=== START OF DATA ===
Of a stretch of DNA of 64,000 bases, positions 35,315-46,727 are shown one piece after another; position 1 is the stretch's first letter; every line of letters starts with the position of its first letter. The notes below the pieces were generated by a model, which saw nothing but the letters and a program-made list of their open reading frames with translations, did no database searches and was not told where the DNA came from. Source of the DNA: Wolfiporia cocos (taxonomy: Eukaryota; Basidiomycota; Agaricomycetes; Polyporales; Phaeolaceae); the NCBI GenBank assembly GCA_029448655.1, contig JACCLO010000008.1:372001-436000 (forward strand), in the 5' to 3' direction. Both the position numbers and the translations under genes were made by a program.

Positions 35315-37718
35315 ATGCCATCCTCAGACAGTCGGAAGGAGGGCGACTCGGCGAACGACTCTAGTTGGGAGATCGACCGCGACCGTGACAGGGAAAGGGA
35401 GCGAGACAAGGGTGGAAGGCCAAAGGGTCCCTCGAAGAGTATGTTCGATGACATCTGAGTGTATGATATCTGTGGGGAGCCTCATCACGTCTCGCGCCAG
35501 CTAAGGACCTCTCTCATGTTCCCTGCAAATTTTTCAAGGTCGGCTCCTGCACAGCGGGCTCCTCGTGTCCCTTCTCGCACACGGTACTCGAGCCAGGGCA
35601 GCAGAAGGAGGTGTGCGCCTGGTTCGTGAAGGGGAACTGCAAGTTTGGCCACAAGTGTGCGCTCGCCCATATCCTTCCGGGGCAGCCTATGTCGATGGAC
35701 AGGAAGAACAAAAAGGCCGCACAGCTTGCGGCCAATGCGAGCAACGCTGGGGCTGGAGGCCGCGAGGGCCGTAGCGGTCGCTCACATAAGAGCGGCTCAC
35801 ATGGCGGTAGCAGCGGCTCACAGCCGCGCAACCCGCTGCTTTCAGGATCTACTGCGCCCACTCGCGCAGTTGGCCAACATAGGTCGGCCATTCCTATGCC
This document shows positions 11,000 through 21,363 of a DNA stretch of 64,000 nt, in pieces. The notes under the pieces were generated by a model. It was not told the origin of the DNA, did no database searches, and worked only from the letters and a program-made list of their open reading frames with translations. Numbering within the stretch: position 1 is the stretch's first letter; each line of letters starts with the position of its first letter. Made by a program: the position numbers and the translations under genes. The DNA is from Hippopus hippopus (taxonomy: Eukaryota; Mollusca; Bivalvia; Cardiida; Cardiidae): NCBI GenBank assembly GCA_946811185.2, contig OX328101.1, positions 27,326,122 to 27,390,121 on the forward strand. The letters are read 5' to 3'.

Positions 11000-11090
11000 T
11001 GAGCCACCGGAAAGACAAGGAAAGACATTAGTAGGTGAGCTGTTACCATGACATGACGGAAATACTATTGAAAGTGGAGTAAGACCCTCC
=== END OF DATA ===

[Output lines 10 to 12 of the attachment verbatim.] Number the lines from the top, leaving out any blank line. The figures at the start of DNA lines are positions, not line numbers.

Positions 11000-11090
11000 T
11001 GAGCCACCGGAAAGACAAGGAAAGACATTAGTAGGTGAGCTGTTACCATGACATGACGGAAATACTATTGAAAGTGGAGTAAGACCCTCC